Maureen Doran came from Kilcruit in Co Carlow, just across the river from Doninga, where her family were extensive farmers. A keen horsewoman who rode in the last point-to-point meeting at Doninga in 1955, she also rode with the Mount Loftus Harriers. Maureen attended the same school as Paddy’s sisters, the Brigadine Convent in Goresbridge. She and Paddy were married in November 1954 in St Mary’s Church at Haddington Road, Dublin. Together they would form a racing dynasty. After their marriage they moved into a rented two storey house at Doninga, about half a mile from the old family residence; the family farm having been earmarked, as was customary, for the eldest Mullins brother, Jim. Paddy later bought the rented property while gradually building up his land holding. At this time he also had use of the stables at the old family house.

 

The mid-1950s (1955–8) were bleak years for the Mullins stable with few winners. This reflected the economic stagnation of Ireland at the time with a paucity of Irish owners having the capacity to purchase good horses and have them trained locally. His fortunes improved in 1959 with 9 winners, almost double the total for the previous four years. However he took a bad fall from a horse called Whatever, at Limerick Junction in November, spending 6 weeks in hospital followed by months of recuperation. This ended his riding career.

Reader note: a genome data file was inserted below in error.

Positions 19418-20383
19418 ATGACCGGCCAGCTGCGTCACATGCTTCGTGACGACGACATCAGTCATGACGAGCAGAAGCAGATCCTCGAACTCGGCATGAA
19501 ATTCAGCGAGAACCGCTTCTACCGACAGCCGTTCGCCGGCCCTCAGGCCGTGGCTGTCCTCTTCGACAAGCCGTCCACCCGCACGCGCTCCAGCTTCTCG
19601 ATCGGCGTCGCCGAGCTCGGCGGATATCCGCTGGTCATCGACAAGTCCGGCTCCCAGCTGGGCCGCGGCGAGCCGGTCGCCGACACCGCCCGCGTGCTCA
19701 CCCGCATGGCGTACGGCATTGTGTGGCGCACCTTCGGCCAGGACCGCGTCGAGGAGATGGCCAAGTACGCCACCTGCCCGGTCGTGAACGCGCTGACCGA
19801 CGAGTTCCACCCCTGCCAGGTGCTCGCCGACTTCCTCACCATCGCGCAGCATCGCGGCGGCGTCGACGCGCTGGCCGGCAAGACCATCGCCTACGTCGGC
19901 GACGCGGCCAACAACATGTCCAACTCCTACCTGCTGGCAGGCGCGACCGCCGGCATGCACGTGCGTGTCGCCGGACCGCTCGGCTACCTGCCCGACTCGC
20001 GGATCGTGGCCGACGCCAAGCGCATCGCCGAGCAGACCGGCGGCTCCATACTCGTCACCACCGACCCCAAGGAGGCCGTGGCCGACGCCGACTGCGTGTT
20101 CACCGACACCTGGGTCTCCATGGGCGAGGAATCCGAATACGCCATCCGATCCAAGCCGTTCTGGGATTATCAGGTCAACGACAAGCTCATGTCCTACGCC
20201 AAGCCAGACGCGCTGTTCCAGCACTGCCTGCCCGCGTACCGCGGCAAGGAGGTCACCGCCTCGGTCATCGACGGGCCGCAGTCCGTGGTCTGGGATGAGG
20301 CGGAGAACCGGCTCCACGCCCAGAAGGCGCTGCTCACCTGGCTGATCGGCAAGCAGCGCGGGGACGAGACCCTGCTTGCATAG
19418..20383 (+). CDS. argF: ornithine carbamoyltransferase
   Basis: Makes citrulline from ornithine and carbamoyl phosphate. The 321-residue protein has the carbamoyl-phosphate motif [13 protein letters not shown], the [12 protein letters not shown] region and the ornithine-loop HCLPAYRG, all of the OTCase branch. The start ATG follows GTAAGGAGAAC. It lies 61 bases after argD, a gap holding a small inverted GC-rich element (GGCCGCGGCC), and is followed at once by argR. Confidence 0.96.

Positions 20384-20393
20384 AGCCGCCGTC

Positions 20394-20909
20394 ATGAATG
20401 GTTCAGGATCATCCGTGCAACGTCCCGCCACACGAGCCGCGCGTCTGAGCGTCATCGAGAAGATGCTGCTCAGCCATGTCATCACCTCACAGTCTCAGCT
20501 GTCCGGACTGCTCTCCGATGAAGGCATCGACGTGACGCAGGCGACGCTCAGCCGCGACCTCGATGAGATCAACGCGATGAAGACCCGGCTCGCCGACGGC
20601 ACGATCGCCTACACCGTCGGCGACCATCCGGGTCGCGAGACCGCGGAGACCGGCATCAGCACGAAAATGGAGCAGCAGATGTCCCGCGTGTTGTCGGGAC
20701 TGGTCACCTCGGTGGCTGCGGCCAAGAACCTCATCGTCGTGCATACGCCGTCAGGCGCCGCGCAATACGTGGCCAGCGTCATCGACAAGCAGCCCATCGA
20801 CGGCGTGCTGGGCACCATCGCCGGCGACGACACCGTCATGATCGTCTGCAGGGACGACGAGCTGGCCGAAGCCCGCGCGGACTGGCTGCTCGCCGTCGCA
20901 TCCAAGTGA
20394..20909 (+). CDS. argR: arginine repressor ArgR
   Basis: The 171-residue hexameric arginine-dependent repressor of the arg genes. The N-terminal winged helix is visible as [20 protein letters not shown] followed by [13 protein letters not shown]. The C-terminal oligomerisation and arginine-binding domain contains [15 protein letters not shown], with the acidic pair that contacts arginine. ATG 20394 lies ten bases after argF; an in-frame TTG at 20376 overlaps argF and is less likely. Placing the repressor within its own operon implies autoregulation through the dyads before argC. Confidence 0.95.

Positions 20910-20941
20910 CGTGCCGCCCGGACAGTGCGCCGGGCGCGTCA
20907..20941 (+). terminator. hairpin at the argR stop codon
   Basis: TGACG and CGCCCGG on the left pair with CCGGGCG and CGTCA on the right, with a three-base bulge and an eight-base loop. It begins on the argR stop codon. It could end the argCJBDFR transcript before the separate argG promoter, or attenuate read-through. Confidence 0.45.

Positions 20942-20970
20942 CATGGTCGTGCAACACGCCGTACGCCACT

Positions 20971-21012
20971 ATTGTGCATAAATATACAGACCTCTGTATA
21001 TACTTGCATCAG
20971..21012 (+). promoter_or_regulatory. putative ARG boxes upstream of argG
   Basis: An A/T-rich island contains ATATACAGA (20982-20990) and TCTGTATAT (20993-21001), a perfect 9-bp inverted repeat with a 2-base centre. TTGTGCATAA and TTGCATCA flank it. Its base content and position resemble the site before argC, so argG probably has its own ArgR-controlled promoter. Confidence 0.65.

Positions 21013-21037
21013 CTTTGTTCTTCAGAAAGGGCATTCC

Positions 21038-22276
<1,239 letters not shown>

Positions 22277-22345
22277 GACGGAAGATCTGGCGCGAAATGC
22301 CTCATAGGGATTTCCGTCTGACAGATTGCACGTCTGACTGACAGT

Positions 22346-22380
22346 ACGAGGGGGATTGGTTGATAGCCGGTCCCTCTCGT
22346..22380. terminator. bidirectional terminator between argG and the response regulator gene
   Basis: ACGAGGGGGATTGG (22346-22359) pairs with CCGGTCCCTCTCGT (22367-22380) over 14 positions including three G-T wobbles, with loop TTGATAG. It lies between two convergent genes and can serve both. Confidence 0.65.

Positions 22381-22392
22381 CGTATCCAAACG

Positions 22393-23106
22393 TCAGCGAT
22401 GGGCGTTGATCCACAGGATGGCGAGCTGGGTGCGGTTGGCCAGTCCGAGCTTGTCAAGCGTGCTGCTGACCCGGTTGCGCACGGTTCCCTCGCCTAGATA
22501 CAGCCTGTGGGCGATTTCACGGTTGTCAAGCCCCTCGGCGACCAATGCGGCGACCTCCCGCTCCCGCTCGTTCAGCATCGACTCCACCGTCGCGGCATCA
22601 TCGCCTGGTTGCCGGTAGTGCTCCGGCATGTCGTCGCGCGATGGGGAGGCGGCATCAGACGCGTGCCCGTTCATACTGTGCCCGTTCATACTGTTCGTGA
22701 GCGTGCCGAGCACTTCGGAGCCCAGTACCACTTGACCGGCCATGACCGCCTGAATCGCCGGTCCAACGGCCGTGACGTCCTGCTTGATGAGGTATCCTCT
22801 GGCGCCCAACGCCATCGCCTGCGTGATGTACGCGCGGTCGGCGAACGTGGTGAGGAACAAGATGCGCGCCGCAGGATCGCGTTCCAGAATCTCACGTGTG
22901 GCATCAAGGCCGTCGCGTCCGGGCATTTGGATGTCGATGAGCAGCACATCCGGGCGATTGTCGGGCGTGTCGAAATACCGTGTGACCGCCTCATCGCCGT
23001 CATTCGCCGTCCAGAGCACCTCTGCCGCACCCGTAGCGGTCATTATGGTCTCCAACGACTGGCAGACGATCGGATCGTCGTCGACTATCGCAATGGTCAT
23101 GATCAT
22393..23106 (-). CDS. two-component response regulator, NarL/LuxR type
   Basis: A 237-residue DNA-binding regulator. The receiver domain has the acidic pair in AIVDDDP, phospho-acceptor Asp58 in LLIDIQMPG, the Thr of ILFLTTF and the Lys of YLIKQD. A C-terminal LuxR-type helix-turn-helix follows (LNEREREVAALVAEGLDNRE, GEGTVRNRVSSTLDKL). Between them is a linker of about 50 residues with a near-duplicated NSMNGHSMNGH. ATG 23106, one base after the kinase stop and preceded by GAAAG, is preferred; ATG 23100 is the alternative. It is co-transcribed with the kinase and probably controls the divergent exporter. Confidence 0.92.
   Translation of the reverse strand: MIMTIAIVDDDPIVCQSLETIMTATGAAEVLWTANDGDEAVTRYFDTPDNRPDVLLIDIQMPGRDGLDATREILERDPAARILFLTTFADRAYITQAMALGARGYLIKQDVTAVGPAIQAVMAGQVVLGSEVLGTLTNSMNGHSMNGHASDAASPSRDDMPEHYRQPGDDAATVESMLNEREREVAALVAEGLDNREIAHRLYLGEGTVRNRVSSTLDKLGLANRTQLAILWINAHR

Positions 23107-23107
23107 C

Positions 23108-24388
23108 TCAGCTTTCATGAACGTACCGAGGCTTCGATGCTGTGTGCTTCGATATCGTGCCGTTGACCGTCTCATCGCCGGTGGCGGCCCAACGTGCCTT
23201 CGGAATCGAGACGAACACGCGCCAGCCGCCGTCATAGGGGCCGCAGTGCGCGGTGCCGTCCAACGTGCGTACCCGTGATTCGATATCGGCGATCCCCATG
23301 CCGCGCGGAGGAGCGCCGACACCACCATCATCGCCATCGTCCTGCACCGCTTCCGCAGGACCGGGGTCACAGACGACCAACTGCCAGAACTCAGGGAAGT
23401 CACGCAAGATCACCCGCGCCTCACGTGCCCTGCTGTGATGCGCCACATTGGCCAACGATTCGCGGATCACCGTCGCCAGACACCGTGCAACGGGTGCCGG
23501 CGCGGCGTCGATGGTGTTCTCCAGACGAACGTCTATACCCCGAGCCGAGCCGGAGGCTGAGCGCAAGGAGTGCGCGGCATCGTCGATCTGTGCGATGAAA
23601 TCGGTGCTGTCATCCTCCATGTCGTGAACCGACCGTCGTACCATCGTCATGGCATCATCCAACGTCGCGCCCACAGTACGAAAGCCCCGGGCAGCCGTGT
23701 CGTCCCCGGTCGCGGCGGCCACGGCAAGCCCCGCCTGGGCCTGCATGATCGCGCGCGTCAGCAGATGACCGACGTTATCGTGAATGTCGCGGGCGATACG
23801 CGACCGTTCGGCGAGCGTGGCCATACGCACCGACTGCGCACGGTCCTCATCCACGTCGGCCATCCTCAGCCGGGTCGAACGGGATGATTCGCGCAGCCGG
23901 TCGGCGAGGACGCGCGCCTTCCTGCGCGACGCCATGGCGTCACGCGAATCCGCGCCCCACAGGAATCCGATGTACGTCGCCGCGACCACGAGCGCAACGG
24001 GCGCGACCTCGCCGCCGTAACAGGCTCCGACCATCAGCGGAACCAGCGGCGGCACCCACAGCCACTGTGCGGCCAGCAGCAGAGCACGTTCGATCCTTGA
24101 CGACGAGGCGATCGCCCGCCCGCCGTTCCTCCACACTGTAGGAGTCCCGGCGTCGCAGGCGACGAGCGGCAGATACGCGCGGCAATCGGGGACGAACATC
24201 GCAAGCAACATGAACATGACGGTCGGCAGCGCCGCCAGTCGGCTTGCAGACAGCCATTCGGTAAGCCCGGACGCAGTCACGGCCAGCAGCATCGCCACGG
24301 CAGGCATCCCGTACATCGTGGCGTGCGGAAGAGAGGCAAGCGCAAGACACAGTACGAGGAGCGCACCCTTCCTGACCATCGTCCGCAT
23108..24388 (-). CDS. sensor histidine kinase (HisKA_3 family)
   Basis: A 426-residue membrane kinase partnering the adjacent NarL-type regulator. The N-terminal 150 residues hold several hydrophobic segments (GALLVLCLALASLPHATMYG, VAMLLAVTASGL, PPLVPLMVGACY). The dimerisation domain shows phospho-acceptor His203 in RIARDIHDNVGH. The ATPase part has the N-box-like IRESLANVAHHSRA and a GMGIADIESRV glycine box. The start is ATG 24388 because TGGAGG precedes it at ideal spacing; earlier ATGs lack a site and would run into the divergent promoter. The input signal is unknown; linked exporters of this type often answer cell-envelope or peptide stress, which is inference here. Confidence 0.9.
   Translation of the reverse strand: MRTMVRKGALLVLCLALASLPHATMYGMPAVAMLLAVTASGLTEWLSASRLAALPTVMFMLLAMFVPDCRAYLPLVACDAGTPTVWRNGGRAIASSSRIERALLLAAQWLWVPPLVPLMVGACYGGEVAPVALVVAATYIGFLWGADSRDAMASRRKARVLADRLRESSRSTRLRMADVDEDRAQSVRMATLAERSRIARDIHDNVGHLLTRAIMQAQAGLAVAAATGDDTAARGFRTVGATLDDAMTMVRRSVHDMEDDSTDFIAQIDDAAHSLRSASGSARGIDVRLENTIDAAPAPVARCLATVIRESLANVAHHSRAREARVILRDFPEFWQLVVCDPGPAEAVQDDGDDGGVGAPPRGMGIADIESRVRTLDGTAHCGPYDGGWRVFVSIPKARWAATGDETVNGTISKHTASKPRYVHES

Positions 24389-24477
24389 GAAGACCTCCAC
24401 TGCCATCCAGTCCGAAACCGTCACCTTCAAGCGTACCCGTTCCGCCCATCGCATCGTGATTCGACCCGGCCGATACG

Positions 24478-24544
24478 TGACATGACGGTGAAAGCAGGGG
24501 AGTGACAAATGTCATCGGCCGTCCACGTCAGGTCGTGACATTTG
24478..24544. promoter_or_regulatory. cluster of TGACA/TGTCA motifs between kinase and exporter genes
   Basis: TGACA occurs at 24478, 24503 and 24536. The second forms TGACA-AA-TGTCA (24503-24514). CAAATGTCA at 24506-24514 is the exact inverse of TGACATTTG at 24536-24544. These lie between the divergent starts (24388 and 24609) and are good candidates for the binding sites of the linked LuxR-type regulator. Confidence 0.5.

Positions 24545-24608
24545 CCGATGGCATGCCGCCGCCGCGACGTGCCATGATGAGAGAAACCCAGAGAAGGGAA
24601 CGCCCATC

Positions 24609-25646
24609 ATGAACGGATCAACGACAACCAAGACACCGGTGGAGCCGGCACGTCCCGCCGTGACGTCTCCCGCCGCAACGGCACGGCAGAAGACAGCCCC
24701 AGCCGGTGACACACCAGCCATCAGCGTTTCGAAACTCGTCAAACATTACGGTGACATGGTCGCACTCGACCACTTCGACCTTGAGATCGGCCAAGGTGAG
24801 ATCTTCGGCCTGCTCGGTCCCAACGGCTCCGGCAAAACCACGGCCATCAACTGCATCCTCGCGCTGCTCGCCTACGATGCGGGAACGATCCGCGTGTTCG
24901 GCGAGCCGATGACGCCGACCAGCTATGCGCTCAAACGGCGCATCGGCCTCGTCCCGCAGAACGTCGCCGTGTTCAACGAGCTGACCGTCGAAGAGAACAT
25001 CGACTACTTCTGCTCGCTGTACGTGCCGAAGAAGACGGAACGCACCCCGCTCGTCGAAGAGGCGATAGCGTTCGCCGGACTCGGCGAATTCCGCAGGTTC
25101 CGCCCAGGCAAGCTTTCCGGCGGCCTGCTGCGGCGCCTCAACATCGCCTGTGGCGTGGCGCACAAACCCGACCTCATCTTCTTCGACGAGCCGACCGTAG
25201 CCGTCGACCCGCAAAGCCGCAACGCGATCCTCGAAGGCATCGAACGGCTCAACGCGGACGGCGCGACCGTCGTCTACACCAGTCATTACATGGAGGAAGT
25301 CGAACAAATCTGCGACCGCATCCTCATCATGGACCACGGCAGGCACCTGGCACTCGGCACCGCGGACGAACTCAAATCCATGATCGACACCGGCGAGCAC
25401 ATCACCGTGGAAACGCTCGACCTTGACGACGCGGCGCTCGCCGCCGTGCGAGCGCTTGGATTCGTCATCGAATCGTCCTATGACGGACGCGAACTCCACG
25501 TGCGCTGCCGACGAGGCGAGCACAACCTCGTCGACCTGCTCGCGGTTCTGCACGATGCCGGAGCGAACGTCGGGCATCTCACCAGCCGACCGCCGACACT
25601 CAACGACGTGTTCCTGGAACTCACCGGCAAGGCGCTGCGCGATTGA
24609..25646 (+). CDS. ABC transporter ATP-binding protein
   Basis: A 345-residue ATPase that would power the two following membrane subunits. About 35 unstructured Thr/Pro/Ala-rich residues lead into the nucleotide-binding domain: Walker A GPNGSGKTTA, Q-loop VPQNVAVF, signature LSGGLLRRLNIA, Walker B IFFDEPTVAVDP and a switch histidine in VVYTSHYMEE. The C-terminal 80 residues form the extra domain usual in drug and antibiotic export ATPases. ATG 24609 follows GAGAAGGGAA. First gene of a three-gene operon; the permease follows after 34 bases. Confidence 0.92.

By the beginning of the 1960s Paddy began to concentrate on national hunt and occasionally flat horses, and moved away from point-to-pointers. As his reputation grew, his stables attracted more owners and better quality horses. His first big winner on the flat came in 1962 with Height O´Fashion in the Irish Cesarewitch. Mullins took an immense pride in his work and did not take kindly to what he regarded as unfair criticism from an owner, no matter how powerful. In 1963 he instructed an important owner, Jack Donohue, to take his horses away after the trainer felt that he had been unfairly criticised over the performance of Height O´Fashion in the Thyestes Chase at Gowan Park. Turning away horses at this early stage of his career was a considerable risk. The two men were later reconciled.